Q&A with author Hal Clifford

May 5, 2004
Outside Magazine
Mountain rescue: life and death on a rescue team

Q&A with author Hal Clifford

Do young rescuers get too enthusastic?
Are team members all volunteers?
How can I get involved?
A team member responds to the book
Aspen's only one of many excellent rescue teams
I want to climb--where can I learn how?
What are the qualifications for volunteering on a rescue team?
Did I really say that?
Is this book just for mountain rescue volunteers?
How dangerous is rescue work? How did you get involved in it?
How can I get rescue training?
What about the fatal Mt. Rainier rescue this summer?
Should people pay for their own rescues?

How can I get involved?
How did you get involved in rescue work, and do you think that it is something anyone could get involved in?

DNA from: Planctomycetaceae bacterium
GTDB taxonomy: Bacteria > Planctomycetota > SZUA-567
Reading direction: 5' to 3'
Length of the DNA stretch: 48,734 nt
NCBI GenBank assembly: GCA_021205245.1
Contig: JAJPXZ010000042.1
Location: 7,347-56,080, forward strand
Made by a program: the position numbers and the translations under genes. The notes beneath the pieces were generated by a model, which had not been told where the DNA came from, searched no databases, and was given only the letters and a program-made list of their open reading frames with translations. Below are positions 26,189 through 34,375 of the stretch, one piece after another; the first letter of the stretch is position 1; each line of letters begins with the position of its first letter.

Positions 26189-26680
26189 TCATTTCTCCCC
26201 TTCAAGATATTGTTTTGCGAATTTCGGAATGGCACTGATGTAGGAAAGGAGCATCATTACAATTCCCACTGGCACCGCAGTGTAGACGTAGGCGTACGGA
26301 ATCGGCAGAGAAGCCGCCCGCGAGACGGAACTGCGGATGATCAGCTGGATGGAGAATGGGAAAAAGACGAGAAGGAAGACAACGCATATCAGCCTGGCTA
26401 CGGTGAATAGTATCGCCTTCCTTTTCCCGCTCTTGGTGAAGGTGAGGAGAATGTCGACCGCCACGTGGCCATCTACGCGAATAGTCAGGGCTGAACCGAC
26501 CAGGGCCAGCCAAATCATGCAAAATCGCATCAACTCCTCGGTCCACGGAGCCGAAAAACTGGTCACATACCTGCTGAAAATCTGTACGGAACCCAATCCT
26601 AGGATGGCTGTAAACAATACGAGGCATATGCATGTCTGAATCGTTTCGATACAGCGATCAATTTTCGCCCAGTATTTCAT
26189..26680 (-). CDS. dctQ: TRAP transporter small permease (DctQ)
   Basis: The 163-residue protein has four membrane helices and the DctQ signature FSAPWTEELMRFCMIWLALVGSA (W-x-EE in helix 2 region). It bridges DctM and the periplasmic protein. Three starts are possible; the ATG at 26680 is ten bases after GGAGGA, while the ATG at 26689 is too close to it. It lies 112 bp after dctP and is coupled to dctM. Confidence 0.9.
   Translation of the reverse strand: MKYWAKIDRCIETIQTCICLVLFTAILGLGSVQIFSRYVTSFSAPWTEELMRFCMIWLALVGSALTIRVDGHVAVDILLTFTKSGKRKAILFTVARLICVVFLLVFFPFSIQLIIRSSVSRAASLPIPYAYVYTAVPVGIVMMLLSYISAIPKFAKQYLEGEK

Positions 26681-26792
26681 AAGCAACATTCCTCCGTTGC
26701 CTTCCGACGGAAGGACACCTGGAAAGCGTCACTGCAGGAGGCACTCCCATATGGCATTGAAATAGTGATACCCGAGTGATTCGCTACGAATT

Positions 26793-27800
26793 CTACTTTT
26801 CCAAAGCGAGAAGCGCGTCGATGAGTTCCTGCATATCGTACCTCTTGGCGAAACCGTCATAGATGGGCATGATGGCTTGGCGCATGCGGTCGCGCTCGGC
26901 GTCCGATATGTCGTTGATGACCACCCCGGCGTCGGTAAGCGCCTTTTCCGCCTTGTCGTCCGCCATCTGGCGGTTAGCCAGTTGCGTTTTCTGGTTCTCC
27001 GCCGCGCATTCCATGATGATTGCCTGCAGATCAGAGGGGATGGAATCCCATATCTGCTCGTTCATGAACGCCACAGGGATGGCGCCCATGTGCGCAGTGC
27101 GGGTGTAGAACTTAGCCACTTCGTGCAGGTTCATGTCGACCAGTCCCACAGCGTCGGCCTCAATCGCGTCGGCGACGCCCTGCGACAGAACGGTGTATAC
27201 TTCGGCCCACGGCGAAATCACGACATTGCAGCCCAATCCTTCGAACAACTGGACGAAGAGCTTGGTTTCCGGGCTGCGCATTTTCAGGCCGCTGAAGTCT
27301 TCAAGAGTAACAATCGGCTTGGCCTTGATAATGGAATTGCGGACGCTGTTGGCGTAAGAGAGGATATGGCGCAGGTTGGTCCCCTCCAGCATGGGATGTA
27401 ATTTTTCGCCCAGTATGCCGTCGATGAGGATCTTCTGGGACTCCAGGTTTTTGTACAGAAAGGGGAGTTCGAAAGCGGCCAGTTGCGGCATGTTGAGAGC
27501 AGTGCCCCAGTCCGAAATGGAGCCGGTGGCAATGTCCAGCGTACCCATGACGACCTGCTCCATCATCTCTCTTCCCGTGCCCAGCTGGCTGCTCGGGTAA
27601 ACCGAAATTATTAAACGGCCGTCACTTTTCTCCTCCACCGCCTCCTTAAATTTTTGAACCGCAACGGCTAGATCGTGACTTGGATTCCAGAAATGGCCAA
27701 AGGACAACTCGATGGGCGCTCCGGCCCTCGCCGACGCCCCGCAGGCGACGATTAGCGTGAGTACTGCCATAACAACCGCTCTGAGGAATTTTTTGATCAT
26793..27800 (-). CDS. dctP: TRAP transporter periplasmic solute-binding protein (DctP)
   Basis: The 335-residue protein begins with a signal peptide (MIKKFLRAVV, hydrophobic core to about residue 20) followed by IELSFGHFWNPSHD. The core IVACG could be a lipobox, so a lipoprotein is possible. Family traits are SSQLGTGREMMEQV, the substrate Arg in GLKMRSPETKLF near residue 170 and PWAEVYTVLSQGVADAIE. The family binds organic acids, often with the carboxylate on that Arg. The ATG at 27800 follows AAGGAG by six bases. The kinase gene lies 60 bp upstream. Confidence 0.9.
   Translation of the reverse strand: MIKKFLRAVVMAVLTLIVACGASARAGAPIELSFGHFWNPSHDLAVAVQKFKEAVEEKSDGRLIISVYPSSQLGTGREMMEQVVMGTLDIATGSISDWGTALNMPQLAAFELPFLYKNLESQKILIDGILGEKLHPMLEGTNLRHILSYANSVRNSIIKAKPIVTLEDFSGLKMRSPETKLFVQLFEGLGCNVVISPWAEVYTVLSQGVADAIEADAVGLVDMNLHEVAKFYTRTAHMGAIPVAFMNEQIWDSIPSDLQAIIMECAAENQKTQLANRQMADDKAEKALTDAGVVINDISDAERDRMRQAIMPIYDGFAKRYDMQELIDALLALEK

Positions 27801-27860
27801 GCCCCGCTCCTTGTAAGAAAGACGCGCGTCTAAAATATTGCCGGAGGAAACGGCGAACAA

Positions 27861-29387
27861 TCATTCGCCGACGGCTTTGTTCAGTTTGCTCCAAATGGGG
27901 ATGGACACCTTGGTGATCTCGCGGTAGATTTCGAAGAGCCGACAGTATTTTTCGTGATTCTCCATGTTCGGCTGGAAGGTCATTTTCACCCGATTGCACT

William Rosehart
Waterloo, Ontario, Canada
[email protected]

Hal responds: As I mentioned in a response to an earlier question, I became involved in Mountain Rescue-Aspen because I wanted to write this book. It had been my original intention to simply hang out with the team for a while as a journalist, but the team told me if I wanted to understand what they did, I would have to participate. That led to my joining the team in order to report on it, a process which took three years and led to the book.

Various rescue teams have various criteria for membership. Some, such as the one in Boulder, Colorado, have long waiting lists. Others (such as Aspen's at the moment), have spaces open. Seattle's requires strong mountaineering skills, and would-be members must demonstrate those skills. Others are less stringent, looking for time and energy more than specific skills. Most also require minimal medical training, such as CPR and First Responder. Contact your local sheriff's office to find out what rescue organizations are in your area.

©2000, Mariah Media Inc.

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